Controversial proposals like chemically castrating pedophiles and making it mandatory for inmates to work gave André Ventura the nickname of "Portuguese Bolsonaro."
The comparison with Brazil's president-elect increased last month, when Ventura, 36, announced he was giving up his seat as councilman at Loures, a town near Lisbon, to found his political party.
Although he says he doesn't see why people compare him to Bolsonaro, the Portuguese politician express admiration for some of Bolsonaro's proposals, like the importance of public security and the defense for severe reforms.
"People like to label someone who deviates from the politically correct norm. In Portugal, the left-wing creates these labels based in names that they think Portuguese people don't like."
Last year, he was the "European Trump."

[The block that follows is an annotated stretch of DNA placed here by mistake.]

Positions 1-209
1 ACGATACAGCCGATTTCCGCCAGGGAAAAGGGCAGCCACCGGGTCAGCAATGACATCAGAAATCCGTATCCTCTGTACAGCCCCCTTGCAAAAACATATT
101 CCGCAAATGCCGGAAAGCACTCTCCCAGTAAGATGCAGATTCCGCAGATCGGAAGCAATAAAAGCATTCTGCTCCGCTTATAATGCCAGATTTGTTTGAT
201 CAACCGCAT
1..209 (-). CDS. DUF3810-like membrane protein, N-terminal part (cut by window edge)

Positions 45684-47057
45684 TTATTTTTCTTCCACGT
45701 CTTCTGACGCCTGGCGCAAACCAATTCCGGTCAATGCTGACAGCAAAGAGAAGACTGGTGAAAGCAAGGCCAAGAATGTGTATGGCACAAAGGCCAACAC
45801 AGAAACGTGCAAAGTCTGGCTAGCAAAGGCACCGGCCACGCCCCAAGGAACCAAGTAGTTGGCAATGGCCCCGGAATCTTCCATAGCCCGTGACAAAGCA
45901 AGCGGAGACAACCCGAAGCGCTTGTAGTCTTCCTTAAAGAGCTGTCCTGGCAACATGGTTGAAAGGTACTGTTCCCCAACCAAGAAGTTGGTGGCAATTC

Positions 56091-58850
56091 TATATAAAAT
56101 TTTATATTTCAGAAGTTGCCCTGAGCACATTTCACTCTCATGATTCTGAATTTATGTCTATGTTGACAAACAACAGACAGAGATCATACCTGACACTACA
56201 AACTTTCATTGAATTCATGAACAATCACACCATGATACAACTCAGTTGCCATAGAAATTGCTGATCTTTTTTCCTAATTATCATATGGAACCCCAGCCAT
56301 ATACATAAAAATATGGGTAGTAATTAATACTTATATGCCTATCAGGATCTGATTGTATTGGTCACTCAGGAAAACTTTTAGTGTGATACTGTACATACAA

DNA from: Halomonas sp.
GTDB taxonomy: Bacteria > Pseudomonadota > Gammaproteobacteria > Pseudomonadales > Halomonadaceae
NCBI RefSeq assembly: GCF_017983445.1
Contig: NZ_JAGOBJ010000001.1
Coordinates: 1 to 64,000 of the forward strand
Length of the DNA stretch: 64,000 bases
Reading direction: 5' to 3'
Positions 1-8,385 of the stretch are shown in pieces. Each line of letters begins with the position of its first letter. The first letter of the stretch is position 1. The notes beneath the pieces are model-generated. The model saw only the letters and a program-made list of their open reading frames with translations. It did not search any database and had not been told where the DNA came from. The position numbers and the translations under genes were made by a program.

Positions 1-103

Like the US president, he surrounded himself with controversies because of his statements. In 2017, during his campaign to lead Loures' council, he said that gypsies "lived off the state's subsidies."
Like in other countries in Europe, gypsies are a socially vulnerable minority in Portugal.
Accused of racism and xenophobia, Ventura denied any prejudice against gypsies, but he continued to say they receive condescending treatment.
With an eye at the European Parlament elections in May 2019, Ventura is at the final stages of officially establishing his political party.
To gain the conservative vote, Ventura is proposing stricter laws, like increasing the maximum amount of jail time, now limited to 25 years, and a leaner state.
Translated by NATASHA MADOV
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